You can certainly dip a pan, but gold sluicing could help you separate precious metal from sediment a bit faster using the power of moving water.
The sluice used for gold sluicing is simply a trough with ridges to catch heavy particles.
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Gold sluicing—a gold mining technique that's been around since about the sixteenth century—can greatly increase the amount of gravel a panner can work.
The sluice principle is simple yet effective: Rushing water carries gold-bearing material through a trough and over a series of riffles. These obstructions cause a vortex in the water flow, which allows heavier matter to settle to the bottom of the box while lighter material is washed away.
You can construct or buy sluices of varying degrees of complexity, but the small, old-fashioned variety made of wood or metal—which lies in the stream and uses the natural flow of water—is quite effective and can be built or purchased for less than $30. A wooden sluice, however, usually weighs at least 30 pounds when dry (and, of course, a lot more once it's waterlogged!). So, if you plan to prospect in remote areas, it's s advisable to build with 1/8" aluminum sheet or buy a special unit made for backpacking. (Ready-made pack-in sluices, priced from $19.95 to $34.95, can be ordered from Keene Engineering)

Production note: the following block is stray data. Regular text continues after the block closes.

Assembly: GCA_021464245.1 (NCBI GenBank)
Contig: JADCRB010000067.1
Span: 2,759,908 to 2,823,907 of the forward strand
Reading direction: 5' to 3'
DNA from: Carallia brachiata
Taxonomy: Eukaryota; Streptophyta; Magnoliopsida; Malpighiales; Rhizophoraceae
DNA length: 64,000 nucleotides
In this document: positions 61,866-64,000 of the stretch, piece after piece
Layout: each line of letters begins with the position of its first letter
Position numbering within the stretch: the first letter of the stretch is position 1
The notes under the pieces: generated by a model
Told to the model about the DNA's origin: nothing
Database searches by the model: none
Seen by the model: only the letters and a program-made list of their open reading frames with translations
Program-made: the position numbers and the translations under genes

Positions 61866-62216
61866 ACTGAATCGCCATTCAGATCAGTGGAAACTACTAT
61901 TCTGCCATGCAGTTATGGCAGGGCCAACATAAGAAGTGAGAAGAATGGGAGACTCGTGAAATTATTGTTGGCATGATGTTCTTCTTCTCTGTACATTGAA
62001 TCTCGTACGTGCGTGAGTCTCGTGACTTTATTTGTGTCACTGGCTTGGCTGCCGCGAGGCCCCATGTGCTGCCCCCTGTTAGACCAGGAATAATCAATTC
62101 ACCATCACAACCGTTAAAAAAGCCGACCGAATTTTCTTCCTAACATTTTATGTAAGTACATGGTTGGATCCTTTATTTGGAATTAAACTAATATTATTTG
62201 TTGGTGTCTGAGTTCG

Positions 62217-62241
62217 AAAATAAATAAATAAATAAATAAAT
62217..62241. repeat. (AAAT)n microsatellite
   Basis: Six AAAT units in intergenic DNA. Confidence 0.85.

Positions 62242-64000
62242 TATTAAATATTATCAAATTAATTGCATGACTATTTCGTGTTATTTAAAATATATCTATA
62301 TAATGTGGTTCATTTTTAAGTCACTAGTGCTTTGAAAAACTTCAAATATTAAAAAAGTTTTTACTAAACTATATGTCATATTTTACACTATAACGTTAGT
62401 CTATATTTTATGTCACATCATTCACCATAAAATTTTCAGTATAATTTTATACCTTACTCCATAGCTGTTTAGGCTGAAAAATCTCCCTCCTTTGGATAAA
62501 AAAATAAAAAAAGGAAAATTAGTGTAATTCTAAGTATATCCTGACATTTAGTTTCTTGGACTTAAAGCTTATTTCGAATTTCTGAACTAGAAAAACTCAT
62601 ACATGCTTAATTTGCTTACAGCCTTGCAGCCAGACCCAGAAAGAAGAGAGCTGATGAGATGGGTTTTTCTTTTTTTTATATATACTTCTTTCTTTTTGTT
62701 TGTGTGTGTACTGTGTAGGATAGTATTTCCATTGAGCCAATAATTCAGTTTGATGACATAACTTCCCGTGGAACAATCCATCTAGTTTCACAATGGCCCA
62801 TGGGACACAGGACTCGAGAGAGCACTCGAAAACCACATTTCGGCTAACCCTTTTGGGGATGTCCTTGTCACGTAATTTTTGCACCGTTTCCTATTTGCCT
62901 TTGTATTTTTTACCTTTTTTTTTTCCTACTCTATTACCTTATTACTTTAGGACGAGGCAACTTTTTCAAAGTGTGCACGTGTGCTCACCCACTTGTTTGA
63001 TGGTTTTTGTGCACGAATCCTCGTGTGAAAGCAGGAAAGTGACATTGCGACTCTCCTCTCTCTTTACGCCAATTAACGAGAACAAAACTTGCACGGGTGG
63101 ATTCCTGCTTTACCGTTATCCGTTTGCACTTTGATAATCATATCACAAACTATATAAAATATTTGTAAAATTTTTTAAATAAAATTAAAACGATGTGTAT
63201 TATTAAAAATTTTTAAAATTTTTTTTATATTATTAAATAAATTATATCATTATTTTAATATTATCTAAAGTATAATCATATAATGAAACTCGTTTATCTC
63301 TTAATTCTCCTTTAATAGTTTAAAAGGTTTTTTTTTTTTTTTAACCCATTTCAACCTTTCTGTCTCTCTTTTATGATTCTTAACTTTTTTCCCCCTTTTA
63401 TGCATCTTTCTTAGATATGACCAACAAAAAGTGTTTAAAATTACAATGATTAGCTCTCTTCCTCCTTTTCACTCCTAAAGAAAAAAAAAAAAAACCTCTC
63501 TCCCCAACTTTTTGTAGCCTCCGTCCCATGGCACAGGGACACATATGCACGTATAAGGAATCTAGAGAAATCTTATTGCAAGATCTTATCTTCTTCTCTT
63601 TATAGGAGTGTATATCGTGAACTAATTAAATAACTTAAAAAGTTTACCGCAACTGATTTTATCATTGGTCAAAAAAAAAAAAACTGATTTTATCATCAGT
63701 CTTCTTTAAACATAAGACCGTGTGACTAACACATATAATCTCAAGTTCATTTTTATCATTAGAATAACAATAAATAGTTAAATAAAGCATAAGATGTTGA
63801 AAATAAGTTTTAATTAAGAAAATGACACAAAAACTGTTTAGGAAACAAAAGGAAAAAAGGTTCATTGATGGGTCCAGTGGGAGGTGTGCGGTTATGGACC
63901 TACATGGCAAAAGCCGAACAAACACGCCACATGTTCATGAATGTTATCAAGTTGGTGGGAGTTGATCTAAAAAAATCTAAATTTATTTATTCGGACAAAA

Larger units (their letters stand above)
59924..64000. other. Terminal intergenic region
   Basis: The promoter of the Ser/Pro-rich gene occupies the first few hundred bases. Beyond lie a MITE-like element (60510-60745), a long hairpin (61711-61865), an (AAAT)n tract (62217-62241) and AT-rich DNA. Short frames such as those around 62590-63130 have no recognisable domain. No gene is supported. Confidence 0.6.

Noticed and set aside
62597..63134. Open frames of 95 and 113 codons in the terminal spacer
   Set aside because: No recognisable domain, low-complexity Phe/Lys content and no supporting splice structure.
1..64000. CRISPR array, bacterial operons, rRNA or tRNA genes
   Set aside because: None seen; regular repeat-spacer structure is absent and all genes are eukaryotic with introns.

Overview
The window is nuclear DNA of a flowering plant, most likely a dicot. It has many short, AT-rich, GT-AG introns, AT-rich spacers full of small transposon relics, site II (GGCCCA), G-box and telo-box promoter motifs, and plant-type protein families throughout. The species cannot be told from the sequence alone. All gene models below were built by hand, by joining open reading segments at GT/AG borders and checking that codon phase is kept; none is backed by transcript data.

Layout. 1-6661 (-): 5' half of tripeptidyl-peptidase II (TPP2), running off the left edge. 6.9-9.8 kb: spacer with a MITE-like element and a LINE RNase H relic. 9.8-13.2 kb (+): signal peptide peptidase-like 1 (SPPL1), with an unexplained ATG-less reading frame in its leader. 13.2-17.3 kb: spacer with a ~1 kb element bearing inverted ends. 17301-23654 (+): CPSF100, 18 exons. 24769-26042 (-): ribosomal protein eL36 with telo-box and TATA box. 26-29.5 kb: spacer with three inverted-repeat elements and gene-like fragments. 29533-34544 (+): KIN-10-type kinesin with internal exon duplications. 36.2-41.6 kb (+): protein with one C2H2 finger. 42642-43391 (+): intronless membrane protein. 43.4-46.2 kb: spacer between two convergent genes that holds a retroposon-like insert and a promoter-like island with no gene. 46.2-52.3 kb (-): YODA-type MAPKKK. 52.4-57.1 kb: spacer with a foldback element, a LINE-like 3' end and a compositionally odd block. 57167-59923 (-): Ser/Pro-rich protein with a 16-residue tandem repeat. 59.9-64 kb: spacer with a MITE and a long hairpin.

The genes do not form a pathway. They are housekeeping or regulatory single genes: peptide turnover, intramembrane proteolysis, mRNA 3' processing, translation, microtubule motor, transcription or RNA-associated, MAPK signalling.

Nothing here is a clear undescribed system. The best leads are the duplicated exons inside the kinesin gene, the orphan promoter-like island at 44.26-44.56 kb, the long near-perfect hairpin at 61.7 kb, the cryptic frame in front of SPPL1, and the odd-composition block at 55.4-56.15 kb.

Ether way, there're several features one of these helpful devices should have if it's to achieve maximum efficiency and give minimum difficulty. The sluices riffles, for instance, should be constructed so their tops lean in the direction of the water's flow to create the necessary vortex. And the little "obstacles" should be removable to allow for easy extraction of the trapped materials ... which will—you hope—contain gold.
You should also place a layer of out-door carpet under the riffles to aid in the entrapment of fine particles of "dust." This rug can be removed every few days and washed by hand in a clean tub of water to dislodge golden flakes.
Once you've found "color" with your gold pan, set up your sluice so that there's approximately one inch of tilt per foot of length. (Too great an incline will only cause the water to gush out the low end and carry everything with it, including any particles of gold.) Dump the promising gravel into the upper end and allow the water to separate the heavy material. Then just remove the larger rocks and watch nature do your work for you!
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